Confident to challenge
Two thirds of the households in the Mullivettawan GN Division in Batticaloa are engaged in the fisheries sector. They fish from a small canoe using a hand net or by installing a stationary lift net at a specific depth for a period of time. However, the fisheries sector in the area was severely affected recently following the heavy rains and the subsequent floods that battered the Eastern Province.
“Usually we fish everyday but these rainy days we couldn’t even go out and float our canoes due to the heavily lashing rainfall,” said Seenythamry Thangarajah (72), Secretary of the Fishermen Cooperative Society (FCS) of Mullivettawan GN Division. The situation worsened with the considerable decline in the haul of fish due to the rise of water levels of the reservoirs in the area. With fishing being a seasonal job, many fishermen engaged in home gardening or farming. However, with these livelihoods also destroyed, as a result of continuous rains, the villagers were faced with many hardships. Yet, Seenythamry maintains a positive stance on the community’s future.
“This village is a favourable location to fish; it is close to the reservoir. On the other hand, it is far from the market. So the fishermen depend entirely on the buyers who come over to collect the fish. Before the internal road of our village was reconstructed by the UNDP, to improve access to the main road, we had to bring our catch to the collection point on foot or by bicycle. Sometimes we lost our chance to sell the fresh fish in hot weather, but now that’s an old story,” he said.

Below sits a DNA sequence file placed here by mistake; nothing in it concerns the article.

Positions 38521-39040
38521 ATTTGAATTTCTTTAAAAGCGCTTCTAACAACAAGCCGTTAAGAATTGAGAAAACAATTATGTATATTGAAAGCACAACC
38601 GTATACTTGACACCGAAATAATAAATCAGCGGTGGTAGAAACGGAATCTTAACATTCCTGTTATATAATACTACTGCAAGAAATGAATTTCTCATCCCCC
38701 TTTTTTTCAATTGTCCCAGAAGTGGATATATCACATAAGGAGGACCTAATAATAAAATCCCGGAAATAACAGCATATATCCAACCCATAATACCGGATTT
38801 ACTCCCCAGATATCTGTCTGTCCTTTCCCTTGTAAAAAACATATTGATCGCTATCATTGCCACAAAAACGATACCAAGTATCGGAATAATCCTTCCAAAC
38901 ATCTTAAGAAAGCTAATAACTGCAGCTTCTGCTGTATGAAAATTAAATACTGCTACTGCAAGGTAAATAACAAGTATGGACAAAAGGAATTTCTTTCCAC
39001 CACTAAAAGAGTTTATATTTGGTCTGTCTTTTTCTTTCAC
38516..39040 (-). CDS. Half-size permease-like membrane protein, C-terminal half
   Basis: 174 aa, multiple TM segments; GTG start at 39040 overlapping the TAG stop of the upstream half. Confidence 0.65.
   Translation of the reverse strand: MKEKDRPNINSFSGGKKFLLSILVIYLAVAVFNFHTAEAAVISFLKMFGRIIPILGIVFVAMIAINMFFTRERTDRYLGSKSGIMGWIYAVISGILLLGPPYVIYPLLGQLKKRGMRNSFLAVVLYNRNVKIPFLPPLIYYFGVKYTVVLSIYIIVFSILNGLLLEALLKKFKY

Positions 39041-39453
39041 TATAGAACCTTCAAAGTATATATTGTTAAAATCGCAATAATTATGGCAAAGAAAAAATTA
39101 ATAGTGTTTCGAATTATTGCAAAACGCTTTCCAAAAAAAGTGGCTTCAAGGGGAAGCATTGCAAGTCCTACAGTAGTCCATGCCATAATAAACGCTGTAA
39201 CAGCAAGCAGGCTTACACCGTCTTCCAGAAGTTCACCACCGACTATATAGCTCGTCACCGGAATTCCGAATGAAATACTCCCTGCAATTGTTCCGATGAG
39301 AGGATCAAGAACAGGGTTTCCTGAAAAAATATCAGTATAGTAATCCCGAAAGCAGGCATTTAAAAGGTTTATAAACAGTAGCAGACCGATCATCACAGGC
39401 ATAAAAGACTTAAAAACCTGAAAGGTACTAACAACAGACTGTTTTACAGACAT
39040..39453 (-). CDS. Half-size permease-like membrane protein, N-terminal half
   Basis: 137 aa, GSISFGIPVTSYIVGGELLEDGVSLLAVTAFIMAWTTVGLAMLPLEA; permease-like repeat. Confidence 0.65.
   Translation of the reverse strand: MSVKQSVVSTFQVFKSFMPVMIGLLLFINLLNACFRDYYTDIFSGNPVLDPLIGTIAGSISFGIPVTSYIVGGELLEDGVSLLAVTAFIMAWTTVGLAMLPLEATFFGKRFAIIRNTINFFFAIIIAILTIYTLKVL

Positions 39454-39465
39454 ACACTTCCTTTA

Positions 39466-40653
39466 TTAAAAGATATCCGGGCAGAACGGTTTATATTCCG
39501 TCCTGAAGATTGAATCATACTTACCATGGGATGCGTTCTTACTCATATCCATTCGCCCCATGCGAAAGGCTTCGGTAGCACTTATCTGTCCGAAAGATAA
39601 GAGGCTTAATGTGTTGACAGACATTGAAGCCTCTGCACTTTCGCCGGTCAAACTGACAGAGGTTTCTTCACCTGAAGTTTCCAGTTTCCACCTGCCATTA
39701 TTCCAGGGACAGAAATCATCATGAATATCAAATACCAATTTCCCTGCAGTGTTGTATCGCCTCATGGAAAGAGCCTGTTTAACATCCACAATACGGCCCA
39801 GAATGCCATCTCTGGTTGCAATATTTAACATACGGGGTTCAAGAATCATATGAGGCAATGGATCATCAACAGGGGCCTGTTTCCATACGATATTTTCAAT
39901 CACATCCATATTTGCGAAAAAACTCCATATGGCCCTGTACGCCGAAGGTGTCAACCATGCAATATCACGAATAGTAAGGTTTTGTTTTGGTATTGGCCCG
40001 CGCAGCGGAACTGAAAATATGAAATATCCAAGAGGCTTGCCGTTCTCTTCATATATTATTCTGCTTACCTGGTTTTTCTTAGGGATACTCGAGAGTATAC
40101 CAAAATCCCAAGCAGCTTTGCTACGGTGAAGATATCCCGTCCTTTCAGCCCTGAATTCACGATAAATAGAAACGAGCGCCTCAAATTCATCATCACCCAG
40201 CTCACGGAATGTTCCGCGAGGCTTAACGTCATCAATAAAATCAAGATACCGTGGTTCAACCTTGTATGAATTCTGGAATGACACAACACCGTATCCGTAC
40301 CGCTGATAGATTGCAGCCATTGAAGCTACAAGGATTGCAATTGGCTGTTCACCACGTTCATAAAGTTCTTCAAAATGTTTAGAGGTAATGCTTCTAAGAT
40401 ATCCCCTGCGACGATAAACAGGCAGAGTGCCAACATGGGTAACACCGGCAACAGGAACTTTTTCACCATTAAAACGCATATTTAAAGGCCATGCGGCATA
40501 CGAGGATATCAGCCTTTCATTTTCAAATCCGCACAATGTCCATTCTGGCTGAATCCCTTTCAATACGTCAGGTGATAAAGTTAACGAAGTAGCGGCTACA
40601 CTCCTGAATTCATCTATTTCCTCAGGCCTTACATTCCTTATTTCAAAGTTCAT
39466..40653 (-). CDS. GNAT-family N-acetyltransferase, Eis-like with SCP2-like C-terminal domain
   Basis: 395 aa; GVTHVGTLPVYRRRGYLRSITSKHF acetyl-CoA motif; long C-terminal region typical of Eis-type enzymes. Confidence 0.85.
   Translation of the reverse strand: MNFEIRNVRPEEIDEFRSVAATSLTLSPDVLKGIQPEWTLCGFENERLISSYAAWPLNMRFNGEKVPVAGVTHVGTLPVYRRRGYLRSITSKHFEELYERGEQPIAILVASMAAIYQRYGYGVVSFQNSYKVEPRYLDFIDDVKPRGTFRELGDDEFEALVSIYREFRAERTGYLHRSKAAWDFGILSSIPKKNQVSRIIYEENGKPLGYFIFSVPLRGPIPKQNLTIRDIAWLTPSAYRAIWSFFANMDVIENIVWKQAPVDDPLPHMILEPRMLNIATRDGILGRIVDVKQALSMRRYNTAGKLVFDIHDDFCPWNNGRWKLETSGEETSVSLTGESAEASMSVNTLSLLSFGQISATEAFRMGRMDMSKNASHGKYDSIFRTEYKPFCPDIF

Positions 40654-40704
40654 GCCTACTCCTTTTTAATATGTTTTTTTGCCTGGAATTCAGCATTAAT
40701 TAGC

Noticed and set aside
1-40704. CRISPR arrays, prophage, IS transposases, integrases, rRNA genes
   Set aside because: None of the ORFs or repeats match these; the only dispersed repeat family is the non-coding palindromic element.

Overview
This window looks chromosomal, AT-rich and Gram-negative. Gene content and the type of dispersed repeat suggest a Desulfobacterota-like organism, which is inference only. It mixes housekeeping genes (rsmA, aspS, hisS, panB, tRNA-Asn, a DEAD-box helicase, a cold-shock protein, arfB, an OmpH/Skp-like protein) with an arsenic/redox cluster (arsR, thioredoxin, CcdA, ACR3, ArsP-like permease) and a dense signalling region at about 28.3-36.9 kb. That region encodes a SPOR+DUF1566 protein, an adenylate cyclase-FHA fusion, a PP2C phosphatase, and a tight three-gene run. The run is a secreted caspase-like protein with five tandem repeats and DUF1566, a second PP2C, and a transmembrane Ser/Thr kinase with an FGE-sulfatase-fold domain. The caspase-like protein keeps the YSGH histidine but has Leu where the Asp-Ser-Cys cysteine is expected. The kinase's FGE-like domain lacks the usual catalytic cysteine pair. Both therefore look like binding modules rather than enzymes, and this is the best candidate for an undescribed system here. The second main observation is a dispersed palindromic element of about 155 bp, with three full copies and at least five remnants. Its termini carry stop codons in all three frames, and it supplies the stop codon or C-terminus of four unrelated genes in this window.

When the joint rapid assessment was done in Mullivettawan by UN agencies including UNDP, FAO and ILO, repairing the internal road and constructing a fisheries store building were identified as unmet needs of the villagers to recover their livelihoods. Thus, under the Recovery Coordination Initiative Phase 2, funded by the UNDP Bureau for Crisis Prevention and Recovery (BCPR), the access road to the village was constructed last year and the fisheries store will be soon handed over to the community.
Thangarajah noted that the society plans to use this building as a fish collecting place, charging a small fee from the users. The money obtained from the user fee will be lent to the fishermen, when they need it urgently. In addition, it will also be utilized to purchase new nets or materials for traditional festivals required by the society members. The store will also enable fishermen to demand a common price from the buyers for the fish as the fishermen will now be gathered at one place. Previously, with fishermen scattered across the area, fish was bought at undervalued prices, with buyers paying just Rs. 140 per kilo, whereas in the market, the same kind of fish was priced at Rs. 300 per kilo. Thus, the FCS society members estimate that there is room for raising the wholesale price of fish now.
“Under the support of the UNDP, our members of the society could have financial training on how to keep records of sales and savings and work together in a cooperative way. We have learnt a lot from the training, and we are now more confident than before,” he said.